South Aegean island authorities are calling on the Greek government to reinstate previously set value added tax (VAT) rates, which were specifically valid for a number of Greek islands, as part of efforts to mitigate the adverse economic effects of the coronavirus (Covid-19) pandemic.
Local government authorities and South Aegean Regional Governor Giorgos Hadjimarkos are urging the government to re-examine restoring the special VAT rates in view of the damages caused by the coronovairus epidemic.
“The needs that will have arisen on the next day [of the coronavirus pandemic] for local governments in the South Aegean region will be significantly increased and all available resources and tools should be managed more effectively,” said Hadjimarkos after a conference call with South Aegean island mayors over the repercussions of the Covid-19 crisis.
The abolition of the special island tax rate status – reduced by 30 percent against the rate that applies elsewhere in Greece – was a requirement of Greece’s international creditors and a condition for the country to exit its nearly 10-year bailout program in 2018.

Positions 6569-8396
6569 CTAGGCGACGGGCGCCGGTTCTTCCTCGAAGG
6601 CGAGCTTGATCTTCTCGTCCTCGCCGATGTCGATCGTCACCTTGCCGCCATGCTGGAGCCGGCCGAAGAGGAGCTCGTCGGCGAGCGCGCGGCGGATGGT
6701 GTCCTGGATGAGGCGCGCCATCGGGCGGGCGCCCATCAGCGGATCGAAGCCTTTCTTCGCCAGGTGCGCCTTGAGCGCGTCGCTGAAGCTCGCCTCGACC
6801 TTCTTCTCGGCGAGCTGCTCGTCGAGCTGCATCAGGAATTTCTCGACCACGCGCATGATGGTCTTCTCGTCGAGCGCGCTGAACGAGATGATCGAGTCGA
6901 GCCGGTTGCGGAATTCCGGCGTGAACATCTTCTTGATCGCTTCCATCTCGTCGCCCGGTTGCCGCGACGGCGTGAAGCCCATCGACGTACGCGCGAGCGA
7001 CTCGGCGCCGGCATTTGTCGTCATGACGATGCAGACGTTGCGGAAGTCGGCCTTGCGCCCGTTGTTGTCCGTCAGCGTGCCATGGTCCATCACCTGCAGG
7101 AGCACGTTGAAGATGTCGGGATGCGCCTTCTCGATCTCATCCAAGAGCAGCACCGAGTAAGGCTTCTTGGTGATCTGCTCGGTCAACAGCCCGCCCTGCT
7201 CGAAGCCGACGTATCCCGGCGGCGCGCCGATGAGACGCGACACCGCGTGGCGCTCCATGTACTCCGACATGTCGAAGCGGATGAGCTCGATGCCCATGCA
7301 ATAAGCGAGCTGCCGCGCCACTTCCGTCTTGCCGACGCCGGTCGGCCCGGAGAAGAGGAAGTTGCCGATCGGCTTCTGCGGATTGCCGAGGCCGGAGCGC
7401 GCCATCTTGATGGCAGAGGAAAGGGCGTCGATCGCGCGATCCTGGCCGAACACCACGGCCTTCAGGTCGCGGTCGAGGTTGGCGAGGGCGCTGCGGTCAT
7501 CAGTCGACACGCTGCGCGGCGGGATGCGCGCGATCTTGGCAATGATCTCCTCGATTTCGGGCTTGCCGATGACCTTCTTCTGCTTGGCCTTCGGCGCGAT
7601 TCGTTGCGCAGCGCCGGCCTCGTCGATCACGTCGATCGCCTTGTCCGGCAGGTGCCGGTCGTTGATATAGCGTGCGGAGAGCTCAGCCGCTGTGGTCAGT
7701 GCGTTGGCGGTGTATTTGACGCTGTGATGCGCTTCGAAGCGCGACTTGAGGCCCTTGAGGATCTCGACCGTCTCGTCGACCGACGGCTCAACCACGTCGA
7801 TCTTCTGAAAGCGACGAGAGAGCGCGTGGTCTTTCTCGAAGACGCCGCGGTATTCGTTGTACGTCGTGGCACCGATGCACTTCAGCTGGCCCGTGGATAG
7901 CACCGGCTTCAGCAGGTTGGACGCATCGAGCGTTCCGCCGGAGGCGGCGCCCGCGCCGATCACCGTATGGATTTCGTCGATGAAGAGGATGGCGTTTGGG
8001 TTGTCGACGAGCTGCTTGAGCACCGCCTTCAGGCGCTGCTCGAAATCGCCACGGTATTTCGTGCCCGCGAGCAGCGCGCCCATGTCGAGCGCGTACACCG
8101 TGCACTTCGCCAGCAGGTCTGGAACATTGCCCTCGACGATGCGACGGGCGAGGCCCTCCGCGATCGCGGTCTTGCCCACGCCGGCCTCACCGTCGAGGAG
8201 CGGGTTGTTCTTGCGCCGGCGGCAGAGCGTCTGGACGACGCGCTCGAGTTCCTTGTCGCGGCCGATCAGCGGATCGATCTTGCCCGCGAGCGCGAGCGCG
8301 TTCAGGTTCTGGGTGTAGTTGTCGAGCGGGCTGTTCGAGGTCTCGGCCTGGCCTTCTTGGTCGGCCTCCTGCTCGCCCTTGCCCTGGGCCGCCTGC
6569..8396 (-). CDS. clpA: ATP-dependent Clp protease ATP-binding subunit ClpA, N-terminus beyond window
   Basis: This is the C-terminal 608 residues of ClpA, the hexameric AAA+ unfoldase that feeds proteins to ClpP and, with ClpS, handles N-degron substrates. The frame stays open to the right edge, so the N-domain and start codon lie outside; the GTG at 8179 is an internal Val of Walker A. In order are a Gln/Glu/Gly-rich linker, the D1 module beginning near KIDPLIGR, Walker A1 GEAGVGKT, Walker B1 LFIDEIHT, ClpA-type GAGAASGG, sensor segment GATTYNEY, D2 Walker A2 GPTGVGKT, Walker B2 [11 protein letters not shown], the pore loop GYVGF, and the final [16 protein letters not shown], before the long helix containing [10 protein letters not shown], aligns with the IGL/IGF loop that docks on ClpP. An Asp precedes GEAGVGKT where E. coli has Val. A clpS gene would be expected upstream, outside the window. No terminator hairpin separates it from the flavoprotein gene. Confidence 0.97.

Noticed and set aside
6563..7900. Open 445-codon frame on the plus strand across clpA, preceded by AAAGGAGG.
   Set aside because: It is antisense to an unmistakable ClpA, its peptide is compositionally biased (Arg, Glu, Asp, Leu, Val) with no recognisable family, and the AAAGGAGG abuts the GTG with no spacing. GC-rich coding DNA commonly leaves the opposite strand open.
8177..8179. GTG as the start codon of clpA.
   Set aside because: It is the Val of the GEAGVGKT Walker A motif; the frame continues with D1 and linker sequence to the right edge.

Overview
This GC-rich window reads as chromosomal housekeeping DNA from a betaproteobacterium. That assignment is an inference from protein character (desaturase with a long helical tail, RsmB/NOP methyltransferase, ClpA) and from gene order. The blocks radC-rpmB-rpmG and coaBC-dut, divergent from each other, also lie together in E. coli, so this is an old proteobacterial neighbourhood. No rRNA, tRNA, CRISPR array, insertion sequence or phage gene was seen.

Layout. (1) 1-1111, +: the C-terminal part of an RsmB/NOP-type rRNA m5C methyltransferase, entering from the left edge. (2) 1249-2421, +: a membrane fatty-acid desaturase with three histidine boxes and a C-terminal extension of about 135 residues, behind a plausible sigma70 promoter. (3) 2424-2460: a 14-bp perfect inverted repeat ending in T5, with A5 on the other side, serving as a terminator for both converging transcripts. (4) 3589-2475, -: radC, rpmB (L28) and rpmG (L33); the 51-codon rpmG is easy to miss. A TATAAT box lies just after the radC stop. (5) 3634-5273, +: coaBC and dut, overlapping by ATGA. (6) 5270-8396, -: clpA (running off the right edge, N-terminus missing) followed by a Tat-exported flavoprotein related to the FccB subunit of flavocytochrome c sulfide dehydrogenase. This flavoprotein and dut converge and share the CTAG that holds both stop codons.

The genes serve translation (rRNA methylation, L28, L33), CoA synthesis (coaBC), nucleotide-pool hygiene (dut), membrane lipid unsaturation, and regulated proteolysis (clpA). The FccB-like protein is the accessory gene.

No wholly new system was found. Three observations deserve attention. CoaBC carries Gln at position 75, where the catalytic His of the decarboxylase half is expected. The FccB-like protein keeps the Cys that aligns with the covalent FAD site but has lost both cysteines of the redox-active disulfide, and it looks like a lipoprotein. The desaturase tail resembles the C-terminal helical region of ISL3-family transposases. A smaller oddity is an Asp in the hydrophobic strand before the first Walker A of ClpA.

It should be reminded, that the special tax status previously in effect on 32 Aegean islands, including Mykonos, Rhodes and Santorini, was initially introduced to offset the high cost of transporting goods and to boost tourism development.
Additional conclusions of the meeting included closer collaboration between island authorities, the implementation of additional measures to ban travel to and from the islands in efforts to contain the spread of the deadly virus in view of Orthodox Easter next week, as well as the supply of Covid-19 tests and health materials.
The island authorities are expected to re-convene in order to lay out an action plan to address the aftermath of the Covid-19 health crisis.
The reduced VAT regime is in effect on five Greek islands, namely on Leros, Lesvos, Kos, Samos and Chios, in efforts to alleviate the local economies which have borne the burden of refugee flows and seen tourism figures dwindle.